Neil Young appearing at last week’s Dive Into Media conference expressed his distaste for MP3’s in no uncertain terms.
Young, the perennial music purist, said that while modern music formats like MP3 are convenient, they sound lousy.
“My goal is to try and rescue the art form that I’ve been practicing for the past 50 years,” Young said. “We live in the digital age and, unfortunately, it’s degrading our music, not improving it.”
It’s not that digital is bad or inferior, it’s that the way it’s being used isn’t doing justice to the art,” Young said. “The MP3 only has 5 percent of the data present in the original recording. … The convenience of the digital age has forced people to choose between quality and convenience, but they shouldn’t have to make that choice.”
Young proposed that fans stage a grassroots movement to demand higher-quality audio. “Occupy audio!” he urged.
Here’s Young talking about digital recording with The Wall Street Journal’s Walt Mossberg and All Things Digital’s Peter Kafka.
Shot in 1975/76 during The Rolling Thunder Revue tour, Bob Dylan’s four epic vanity production, Renaldo And Clara, is a pretentious hodgepodge of disconnected vignettes shot through with occasional moments of musical brilliance. But even staggeringly good performances of “Knocking On Heaven’s Door” “A Hard Rain’s A-Gonna Fall” and “Tangled Up In Blue” can’t save this bloated folly flung from the depths of Dylan’s gargantuan narcissism.
A commercial bust when it was first theatrically released, Dylan later cut the film by almost two hours, leaving mostly concert footage, and even then audiences stayed away in droves.
In describing the making of Renaldo And Clara, Dylan said “a third is improvised, about a third is determined, and about a third is blind luck.” The improvisation part is clearly apparent and I imagine that the determined part is an allusion to the musical performances. But the last ingredient, the “blind’ thing, is what seems to have really driven the film…and blind ain’t good in a visual medium.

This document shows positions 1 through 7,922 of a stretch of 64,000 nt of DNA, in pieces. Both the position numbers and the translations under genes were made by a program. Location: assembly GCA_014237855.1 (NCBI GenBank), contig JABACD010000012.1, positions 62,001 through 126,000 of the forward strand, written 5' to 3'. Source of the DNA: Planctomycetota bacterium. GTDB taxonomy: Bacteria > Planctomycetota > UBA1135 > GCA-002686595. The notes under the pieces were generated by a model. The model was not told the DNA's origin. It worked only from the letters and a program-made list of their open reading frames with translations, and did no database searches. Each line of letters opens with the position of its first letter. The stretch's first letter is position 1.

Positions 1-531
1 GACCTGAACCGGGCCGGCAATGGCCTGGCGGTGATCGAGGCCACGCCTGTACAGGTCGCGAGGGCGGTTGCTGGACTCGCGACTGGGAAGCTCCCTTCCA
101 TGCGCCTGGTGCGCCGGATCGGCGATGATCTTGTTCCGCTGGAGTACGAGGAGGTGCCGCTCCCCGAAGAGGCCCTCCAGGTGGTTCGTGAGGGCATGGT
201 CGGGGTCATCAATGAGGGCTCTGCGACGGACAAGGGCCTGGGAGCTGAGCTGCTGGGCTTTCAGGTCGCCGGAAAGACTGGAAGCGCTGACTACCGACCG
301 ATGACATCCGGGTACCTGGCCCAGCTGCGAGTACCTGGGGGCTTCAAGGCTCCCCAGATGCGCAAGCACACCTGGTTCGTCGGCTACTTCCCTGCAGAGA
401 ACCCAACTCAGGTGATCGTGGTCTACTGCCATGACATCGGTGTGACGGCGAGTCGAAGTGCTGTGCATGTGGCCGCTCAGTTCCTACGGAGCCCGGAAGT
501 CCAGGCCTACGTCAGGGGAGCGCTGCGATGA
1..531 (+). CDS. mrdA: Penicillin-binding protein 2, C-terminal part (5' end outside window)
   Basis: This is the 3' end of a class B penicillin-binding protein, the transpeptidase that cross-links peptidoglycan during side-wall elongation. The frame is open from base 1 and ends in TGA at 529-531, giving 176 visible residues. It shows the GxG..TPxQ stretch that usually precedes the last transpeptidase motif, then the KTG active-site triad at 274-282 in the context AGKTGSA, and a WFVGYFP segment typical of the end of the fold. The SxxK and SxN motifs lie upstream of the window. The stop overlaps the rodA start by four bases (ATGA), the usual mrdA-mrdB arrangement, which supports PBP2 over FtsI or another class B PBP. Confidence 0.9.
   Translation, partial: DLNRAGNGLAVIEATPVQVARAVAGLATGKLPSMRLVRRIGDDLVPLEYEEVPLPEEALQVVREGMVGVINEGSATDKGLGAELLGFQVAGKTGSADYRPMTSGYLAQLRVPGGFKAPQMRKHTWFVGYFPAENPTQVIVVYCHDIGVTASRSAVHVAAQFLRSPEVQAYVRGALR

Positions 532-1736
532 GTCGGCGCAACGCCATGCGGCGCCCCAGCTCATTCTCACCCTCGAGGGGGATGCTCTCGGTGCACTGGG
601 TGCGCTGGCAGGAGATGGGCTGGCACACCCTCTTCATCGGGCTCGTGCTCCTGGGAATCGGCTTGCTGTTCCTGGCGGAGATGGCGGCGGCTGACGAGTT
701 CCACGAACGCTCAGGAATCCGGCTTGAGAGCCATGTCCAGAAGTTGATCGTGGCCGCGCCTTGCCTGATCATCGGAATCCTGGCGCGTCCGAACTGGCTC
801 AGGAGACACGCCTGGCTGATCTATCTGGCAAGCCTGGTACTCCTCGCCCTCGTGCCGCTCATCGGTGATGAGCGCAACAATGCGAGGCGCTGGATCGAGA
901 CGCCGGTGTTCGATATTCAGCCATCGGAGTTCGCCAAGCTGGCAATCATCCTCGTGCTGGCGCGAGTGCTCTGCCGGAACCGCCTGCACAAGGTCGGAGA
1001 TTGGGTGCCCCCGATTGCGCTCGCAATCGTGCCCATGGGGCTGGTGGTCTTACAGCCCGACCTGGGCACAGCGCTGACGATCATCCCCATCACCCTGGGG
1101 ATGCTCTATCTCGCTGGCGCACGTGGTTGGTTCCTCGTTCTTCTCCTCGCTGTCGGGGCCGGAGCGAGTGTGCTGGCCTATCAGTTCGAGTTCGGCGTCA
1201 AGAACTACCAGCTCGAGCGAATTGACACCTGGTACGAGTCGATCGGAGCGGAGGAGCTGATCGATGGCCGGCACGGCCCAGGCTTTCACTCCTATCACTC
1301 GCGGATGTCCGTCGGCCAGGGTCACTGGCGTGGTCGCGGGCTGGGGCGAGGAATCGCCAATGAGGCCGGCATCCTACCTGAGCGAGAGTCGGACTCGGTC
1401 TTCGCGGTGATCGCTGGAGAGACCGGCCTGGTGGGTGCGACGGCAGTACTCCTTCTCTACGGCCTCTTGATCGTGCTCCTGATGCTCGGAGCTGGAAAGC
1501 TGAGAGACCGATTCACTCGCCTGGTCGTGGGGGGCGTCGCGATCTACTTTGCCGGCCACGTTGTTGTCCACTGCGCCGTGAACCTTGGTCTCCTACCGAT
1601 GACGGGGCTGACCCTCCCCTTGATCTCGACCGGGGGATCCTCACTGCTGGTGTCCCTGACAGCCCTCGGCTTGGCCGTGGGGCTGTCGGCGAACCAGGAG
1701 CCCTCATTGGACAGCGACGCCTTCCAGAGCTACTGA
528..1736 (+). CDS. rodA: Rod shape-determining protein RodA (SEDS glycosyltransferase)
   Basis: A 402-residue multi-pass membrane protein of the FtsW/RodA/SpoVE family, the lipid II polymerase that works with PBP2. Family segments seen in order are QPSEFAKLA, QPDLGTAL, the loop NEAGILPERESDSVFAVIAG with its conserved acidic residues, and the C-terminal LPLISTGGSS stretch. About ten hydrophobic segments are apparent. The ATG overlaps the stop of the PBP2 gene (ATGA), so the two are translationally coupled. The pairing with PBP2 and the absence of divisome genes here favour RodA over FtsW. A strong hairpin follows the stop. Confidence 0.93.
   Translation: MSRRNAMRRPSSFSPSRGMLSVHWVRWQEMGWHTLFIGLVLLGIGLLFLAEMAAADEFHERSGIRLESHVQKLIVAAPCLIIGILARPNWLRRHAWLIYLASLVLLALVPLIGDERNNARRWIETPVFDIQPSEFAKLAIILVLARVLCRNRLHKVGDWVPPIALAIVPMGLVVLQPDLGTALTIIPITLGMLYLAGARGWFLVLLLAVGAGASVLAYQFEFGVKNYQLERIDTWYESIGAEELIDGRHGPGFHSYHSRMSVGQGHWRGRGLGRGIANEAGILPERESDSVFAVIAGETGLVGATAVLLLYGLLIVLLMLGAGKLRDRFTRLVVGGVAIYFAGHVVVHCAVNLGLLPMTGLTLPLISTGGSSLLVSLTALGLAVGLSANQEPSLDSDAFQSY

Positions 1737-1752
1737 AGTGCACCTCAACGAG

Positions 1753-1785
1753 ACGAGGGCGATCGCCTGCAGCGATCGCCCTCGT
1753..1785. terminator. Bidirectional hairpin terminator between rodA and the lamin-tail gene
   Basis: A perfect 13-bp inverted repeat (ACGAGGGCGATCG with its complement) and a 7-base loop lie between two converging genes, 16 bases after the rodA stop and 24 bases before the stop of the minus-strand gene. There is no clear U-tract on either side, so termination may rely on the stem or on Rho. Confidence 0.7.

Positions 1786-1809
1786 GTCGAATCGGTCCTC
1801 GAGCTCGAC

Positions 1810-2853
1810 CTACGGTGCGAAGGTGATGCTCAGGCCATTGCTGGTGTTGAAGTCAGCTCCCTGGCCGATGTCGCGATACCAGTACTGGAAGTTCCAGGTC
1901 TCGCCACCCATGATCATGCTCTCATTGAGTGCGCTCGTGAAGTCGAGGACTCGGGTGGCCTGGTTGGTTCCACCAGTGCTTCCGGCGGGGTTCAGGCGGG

While a few critics compared Renaldo And Clara to French surrealist films like Les Enfants Du Paradis (must be Dylan’s mime make-up), I see absolutely no poetry or magic in the movie. I’m a Dylan fan and over the years I’ve repeatedly tried watching R&C with all the mercy and love I can bring to it. But it has yet to reveal any hidden genius to me. Are there readers out there who see something in this that I don’t? I’m open to having my mind changed. Really.
Anyway, here’s Renaldo And Clara in its uncut shambolic glory. It looks beautiful. Much better than the bootlegs I’ve seen in the past.
Noel Fielding’s new Luxury Comedy sees the Mighty Boosh’s “Vince Noir” going solo for a series of seven color-filled episodes on E4. Luxury Comedy is half-live action and half-animation. How can you not love something that makes overt references to Kennth Anger’s Lucifer Rising as well as Roy Wood within the first few seconds!?!?! (That’s a neat trick, I was duly impressed, Mr. Fielding.)
Fielding (playing “himself”) lives in a treehouse in a jungle, along with his band, a creature called “Smooth,” a German chick named Dolly and Andy Warhol. Yes, THE Andy Warhol. The music was co-written by Kasabian’s Sergio Pizzorno and Fielding.
Footage from the 1989 record release party of the Beastie Boys’ Paul’s Boutique album on the rooftop of the Capitol Records building in Hollywood. Hard to imagine that this iconic building is being converted into condos!
I sent this clip to my old pal Sean Fernald, who was a marketing exec at Capitol at the time and he wrote back saying that he “remembered that day well.” They really were beastie boys back then. Now they’re beastie men...
For its 20th anniversary in 2009, Paul’s Boutique was remastered in 24-bit audio that significantly improved upon the murky mastering of the original CD.